Two Texas authors have written new books about Texas college football radio announcers.

Alan Burton traces the history of the old Humble-Enco-Exxon broadcasts of Southwest Conference football in his Go to the Games with Humble: Kern Tips and the Golden Age of SWC Radio (Anarene Books, $17.95 paperback).

Kern Tips was the dean of SWC radio men, working for the Humble-Exxon network for more than 30 years before retiring in 1966. He died the next year.

Most college teams today have their own in-house team of announcers, but for more than 40 years in the Southwest Conference, Humble provided objective, unbiased, game-day broadcasts. To keep the announcers from becoming too attached to the teams they were covering, Humble rarely assigned them to the same team two weeks in a row.

Announcers were not allowed to mention if a player got injured, not wanting the player’s family to hear about it for the first time on the radio, and they were required to give the score often. One announcer kept a three-minute hour glass in the booth to remind him to update the score.

The broadcasts always included the school songs before the game and the bands’ halftime performances. The only advertisements during a game would be for Humble Oil — and even those were limited to 12 a game.

Burton provides a list of 85 men who broadcast SWC games for Humble, with Tips as the leading play-by-play announcer for 30 years, followed by Connie Alexander for the last 10 years of the Humble-Exxon network, which ended its run in 1977.

One of the Humble-Exxon broadcasters, from 1970-77, was Dave South, who went on to become the voice of Texas A&M football, basketball and baseball for more than 30 years. He still broadcasts the Aggie baseball games but retired from football in 2017.

South has written a lively memoir full of anecdotes about his broadcasting career, You Saw Me on the Radio: Recollections and Favorite Calls as the Voice of Aggie Athletics (Texas A&M University Press, $25 hardcover).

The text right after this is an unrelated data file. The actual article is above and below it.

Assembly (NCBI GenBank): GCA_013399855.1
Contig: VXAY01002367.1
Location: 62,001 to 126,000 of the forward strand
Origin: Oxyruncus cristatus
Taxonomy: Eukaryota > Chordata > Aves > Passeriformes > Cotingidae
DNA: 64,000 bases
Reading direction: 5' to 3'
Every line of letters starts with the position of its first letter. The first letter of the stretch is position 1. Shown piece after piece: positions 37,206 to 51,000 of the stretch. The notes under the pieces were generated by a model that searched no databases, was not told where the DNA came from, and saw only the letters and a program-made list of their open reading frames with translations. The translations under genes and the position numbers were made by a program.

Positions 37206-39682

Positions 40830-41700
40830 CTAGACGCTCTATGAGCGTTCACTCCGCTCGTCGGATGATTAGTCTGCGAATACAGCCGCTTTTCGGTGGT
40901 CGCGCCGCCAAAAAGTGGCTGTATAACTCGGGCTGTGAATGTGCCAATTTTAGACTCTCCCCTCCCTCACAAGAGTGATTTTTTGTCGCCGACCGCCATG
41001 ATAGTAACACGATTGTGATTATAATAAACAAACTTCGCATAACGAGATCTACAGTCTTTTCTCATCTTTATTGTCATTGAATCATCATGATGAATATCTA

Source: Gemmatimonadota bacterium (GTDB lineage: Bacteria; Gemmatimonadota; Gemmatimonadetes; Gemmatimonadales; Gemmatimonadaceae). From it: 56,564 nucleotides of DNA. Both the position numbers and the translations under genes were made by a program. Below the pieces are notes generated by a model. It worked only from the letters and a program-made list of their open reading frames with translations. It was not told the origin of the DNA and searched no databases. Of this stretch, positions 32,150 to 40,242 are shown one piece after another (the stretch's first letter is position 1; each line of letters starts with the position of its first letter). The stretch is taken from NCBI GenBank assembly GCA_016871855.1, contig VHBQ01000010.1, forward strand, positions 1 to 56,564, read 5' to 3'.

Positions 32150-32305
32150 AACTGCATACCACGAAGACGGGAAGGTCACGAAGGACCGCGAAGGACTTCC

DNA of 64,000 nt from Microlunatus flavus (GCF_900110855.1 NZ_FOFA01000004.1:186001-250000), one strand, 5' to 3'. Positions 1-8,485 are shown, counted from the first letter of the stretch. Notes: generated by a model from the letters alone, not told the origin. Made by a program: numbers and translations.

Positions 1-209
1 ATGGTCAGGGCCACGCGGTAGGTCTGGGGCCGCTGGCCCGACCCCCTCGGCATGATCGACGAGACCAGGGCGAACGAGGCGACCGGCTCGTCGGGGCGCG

In short, readable vignettes, South traces some of his most memorable Aggie games, people he’s met along the way, and one chapter simply labeled “goofs” about not taking himself too seriously.

Of course, South tells in rich detail the story about when he was ejected by a referee from an Aggie basketball game on March 12, 1993. During a time-out, South noticed one official was watching him very closely.

“I had a soft drink in my left hand and lifted it to give him a toast,” South writes, “and with my right hand gestured to him with a quick choke sign to my throat. That took about five seconds. The official turned and went to the baseline and returned with a security guard and started yelling at me that I was gone.”

The ejection made South something of a celebrity, even inspiring a week’s worth of Tank McNamara comic strips. Rival Texas Longhorn basketball coach Tom Penders hugged him and whispered, “You are my new hero.”

For a more complete account of South’s book, see Travis L. Brown’s feature article in the Sept. 21 edition of The Eagle.


Glenn Dromgoole writes about Texas books and authors. Contact him at g.dromgoole@suddenlink.net.

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